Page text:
This morning during church I started to realize one of the blessings of this process that we’re going through. We get to touch eternity, brush up against heaven, if only for a moment. I’ve never been a fan of those books that claim the writer has spent a period of time in heaven only to be brought back to earth (disclaimer: I have not read any of them, either). I’m not going to discount the person’s experience, but I think it would be incredibly cruel of God to take someone up to heaven and then yank them back to this life. I think He has provided through His Word the only glimpse of heaven that we need in this life.
But I have also realized that through our children, Travis and I have been given this opportunity to see the love of God in action, eternal action. When Jonah died, I finally fully realized (as much as my human mind can) the love God has for us in sending His Son to die. And now in Samantha, I’m beginning to realize what it took for God to watch His Son suffer for our sake. Yet even writing that feels blasphemous to me, because how can I begin to understand the mind of God?
When Jonah was stillborn, I didn’t want to hold him. The nurse thrust him into Travis’ arms which made it possible for me to hold his little body. I was never one to be desirous of having kids, but God thrust Samantha into our arms and I wanted her from the moment she was conceived. I’m the last person to get excited over babies and kids, but I love my daughter and I loved my son. I wouldn’t trade a second of either of their lives for anything. And while this whole ordeal is insanely trying and each day is difficult, I don’t want to fast-forward through it (most of the time). There are days when I feel like I may go out of my mind with the worrying and waiting. And I find myself fighting the resentment that I have spent the last year pressing pause on my life – with the aim of raising a child – only to continue to press pause on my life with the end being loss. I skipped a lot of things, spent a lot of time in the hospital, even missed out on developing relationships. I missed a lot this year, and I kept telling myself it was all worth it for having Samantha in my life. It’s still worth it, but I just hate knowing that after all of this is done, our lives won’t look much different from the outside than they did before. The only difference will be this aching hole in our hearts as we move back into our childless lives.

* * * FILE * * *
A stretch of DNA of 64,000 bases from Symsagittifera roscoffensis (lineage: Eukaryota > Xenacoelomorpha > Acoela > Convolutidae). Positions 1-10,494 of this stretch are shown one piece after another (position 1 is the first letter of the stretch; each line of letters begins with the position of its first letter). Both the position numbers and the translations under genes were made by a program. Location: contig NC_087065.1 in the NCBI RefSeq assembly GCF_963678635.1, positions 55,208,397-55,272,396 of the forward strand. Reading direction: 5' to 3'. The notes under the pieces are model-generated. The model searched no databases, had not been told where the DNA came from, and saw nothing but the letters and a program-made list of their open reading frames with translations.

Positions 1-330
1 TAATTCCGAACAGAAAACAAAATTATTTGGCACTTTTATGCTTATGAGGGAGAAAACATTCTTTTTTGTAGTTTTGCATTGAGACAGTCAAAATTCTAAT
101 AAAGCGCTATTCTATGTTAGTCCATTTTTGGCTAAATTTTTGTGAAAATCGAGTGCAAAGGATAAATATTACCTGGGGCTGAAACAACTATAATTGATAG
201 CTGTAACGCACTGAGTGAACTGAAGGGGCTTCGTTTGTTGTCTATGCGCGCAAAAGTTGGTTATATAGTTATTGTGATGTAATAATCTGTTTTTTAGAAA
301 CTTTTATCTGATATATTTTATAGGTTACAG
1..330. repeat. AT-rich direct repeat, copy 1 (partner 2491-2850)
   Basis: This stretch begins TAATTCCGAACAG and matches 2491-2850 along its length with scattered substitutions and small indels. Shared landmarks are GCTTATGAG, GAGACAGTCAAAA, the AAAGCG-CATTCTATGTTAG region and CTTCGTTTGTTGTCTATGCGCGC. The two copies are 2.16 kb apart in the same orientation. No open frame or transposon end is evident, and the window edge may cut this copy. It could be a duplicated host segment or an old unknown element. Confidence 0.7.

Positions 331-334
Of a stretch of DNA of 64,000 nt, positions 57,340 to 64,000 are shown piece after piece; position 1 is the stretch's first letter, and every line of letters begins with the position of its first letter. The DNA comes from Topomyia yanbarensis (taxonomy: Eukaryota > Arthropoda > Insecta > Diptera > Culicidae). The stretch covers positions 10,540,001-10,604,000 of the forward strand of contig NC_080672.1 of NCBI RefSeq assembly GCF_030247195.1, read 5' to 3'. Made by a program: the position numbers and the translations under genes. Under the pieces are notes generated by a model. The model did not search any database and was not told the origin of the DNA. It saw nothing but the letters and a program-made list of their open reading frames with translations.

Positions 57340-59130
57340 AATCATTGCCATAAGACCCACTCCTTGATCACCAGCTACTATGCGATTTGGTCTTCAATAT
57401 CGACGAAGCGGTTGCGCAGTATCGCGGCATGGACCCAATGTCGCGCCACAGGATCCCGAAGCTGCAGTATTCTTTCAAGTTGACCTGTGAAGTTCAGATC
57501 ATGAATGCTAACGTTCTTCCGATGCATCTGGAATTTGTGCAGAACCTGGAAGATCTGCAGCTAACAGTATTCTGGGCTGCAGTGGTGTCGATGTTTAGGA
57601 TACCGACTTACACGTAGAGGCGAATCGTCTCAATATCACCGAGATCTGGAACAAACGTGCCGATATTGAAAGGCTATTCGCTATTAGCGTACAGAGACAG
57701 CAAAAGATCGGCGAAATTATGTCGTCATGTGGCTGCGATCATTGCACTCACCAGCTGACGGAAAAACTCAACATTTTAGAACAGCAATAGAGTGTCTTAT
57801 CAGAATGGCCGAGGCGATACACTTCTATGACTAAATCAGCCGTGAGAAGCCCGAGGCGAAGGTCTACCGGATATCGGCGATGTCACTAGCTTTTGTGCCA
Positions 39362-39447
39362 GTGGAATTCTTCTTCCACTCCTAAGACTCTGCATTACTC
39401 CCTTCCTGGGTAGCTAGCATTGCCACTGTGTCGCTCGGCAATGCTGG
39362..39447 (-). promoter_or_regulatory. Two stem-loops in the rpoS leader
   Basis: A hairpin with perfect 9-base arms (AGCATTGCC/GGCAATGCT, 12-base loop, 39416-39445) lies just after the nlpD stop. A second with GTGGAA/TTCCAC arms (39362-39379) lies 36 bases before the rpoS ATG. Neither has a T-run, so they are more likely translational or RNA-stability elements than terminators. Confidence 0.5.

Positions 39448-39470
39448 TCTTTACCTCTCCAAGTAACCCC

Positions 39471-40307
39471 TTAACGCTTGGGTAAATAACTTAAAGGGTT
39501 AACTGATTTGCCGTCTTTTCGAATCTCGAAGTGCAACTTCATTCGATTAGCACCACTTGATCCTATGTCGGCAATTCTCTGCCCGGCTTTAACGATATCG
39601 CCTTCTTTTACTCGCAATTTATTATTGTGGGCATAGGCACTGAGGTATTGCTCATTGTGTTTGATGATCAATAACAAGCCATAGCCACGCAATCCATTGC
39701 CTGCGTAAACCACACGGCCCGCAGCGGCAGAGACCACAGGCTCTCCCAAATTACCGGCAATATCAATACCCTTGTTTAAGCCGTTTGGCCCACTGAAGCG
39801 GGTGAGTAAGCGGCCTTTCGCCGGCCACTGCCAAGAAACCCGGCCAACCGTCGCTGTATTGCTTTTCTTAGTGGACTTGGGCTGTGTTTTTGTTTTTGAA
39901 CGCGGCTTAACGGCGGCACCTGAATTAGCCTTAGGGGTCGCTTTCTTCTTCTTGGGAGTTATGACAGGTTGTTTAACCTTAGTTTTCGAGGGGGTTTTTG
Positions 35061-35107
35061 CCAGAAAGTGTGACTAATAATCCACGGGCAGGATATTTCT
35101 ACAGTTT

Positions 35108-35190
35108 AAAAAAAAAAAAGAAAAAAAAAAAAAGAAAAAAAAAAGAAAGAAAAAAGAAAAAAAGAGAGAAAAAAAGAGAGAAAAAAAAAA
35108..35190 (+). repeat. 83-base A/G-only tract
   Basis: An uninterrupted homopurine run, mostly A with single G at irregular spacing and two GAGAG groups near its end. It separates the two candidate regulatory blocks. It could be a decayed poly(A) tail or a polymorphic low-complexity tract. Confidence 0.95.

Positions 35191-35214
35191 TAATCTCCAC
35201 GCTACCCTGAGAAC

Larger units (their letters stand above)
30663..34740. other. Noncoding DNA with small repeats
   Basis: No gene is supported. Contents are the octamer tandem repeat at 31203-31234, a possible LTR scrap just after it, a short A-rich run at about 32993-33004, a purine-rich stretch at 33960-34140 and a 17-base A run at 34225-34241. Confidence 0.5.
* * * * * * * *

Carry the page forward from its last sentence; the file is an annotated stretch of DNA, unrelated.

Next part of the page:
Knowing we have children waiting for us in heaven gives us a tiny picture of eternity. I am going to be pondering this for a while I think, because it’s something God is only beginning to reveal to me.
Beautiful post. Thank you.
bethany actually said:
Yes. YES. I’ve slowly come to realize over the years that pretty much every human relationship we have on earth can teach us something about God. Child-parent, marriage, friends, whatever. It’s not blasphemous. It’s exactly why God gives us these relationships, so we can learn a tiny bit about Him and His love.
I’m so sad you and Travis have to go through this earlier than most parents do, but I’m thankful you are finding bits of grace here.
debbie oatman said:
Your thoughts are so beautiful, so well put together, thank you for sharing. I can see the Holy Spirit working through you and Travis. What a blessing you and your family are.
God’s love for us. Occaisionally, we get a fleeting glimpse of how that kind of love feels. When we need it most, a glowing lifeline purposefully tossed into our darkness. The puzzle piece that was missing for what seems like an eternity. And then, the luminous chemicals fade and the cat knocks another fraction of jigsaw back into the hole of our darkness. But, even when we are blinded by the lack of light in our earthy existance, we are able to recall that we felt that warm, consuming, love. It’s only blasphemy if you don’t acknowledge this peace as a gift from God. And you have done that, beautifully, again and again.